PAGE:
The first report from federal investigators on September 9th's San Bruno explosion came out last night, and though it gives no clear answers about the cause of the blast, it does give some telling details. As the Chron reports, an expert reading of the report shows no definitive answer about whether the section of pipe that ruptured was weakened or corroded. Judging from measurements taken of all the pieces of the pipe that were found, none were significantly thinner or more corroded than normal.
"If you had significant internal corrosion, you would expect that wall thickness to be significantly decreased," said Brigham McCown, a Texas lawyer who once headed the federal Pipeline and Hazardous Materials Safety Administration... He cautioned, though, that corrosion could not be ruled out as a factor because the damage may be small and isolated to an area where the pipe failed.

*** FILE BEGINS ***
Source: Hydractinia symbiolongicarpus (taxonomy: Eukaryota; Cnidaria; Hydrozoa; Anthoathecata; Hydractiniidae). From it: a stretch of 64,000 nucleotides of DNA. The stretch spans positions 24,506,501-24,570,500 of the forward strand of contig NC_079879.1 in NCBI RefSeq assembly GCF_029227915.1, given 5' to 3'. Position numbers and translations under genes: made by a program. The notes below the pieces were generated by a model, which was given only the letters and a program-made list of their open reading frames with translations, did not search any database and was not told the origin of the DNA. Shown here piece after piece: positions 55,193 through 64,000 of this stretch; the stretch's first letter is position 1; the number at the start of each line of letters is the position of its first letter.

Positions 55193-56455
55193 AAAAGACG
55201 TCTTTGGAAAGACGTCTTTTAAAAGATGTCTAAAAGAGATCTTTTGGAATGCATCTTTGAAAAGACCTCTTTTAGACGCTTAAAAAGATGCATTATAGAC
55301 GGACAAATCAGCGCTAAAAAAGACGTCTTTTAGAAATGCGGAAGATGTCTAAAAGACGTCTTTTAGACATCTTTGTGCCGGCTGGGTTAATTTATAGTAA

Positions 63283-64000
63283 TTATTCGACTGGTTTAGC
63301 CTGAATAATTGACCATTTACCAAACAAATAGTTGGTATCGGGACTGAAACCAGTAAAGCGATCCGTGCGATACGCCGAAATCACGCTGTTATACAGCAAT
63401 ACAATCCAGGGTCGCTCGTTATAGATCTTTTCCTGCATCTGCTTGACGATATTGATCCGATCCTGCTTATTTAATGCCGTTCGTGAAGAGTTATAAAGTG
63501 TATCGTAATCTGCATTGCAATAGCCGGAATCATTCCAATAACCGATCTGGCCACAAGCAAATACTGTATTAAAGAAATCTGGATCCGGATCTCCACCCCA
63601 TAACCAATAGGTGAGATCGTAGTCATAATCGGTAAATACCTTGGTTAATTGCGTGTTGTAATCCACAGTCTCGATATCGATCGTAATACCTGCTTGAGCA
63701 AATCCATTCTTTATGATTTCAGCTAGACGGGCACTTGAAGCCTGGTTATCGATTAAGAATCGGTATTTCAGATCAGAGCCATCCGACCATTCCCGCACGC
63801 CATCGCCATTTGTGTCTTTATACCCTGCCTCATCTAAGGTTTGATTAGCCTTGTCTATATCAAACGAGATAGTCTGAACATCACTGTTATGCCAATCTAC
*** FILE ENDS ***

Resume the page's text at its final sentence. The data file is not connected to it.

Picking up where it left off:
The other big clue is that there was an equipment failure at PG&E's Milpitas terminal, the starting point of the gas line, just before the explosion. The failure caused workers to lose control of the pressure in the line, causing it to spike what they thought was not a significant amount. But experts say that such a spike "could have pushed a weakened line over the edge." See the full NTSB report here, and SF Weekly's take here.